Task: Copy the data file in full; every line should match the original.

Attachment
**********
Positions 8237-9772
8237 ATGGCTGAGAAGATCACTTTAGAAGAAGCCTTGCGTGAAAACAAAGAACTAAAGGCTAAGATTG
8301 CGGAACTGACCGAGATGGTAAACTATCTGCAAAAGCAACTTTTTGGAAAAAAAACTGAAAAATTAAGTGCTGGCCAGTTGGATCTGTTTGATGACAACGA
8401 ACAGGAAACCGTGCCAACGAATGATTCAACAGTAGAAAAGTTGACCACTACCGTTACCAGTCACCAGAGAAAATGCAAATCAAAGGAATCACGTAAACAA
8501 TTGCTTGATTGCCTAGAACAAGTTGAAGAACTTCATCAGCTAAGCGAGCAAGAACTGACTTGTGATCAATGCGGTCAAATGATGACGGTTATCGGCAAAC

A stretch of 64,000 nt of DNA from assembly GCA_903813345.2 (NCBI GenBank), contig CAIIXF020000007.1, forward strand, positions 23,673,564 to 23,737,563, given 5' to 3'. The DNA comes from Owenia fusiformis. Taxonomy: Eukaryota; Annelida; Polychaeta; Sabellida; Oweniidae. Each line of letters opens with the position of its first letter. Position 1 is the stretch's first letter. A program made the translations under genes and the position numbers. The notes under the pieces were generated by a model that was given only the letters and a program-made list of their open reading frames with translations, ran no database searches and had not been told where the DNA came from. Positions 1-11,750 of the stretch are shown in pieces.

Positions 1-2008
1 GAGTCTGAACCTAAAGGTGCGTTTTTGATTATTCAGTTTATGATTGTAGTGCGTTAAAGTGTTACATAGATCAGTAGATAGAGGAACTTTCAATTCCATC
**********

Positions 8237-9772
8237 ATGGCTGAGAAGATCACTTTAGAAGAAGCCTTGCGTGAAAACAAAGAACTAAAGGCTAAGATTG
8301 CGGAACTGACCGAGATGGTAAACTATCTGCAAAAGCAACTTTTTGGAAAAAAAACTGAAAAATTAAGTGCTGGCCAGTTGGATCTGTTTGATGACAACGA
8401 ACAGGAAACCGTGCCAACGAATGATTCAACAGTAGAAAAGTTGACCACTACCGTTACCAGTCACCAGAGAAAATGCAAATCAAAGGAATCACGTAAACAA
8501 TTGCTTGATTGCCTAGAACAAGTTGAAGAACTTCATCAGCTAAGCGAGCAAGAACTGACTTGTGATCAATGCGGTCAAATGATGACGGTTATCGGCAAAC

A stretch of 64,000 nt of DNA from assembly GCA_903813345.2 (NCBI GenBank), contig CAIIXF020000007.1, forward strand, positions 23,673,564 to 23,737,563, given 5' to 3'. The DNA comes from Owenia fusiformis. Taxonomy: Eukaryota; Annelida; Polychaeta; Sabellida; Oweniidae. Each line of letters opens with the position of its first letter. Position 1 is the stretch's first letter. A program made the translations under genes and the position numbers. The notes under the pieces were generated by a model that was given only the letters and a program-made list of their open reading frames with translations, ran no database searches and had not been told where the DNA came from. Positions 1-11,750 of the stretch are shown in pieces.

Positions 1-2008
1 GAGTCTGAACCTAAAGGTGCGTTTTTGATTATTCAGTTTATGATTGTAGTGCGTTAAAGTGTTACATAGATCAGTAGATAGAGGAACTTTCAATTCCATC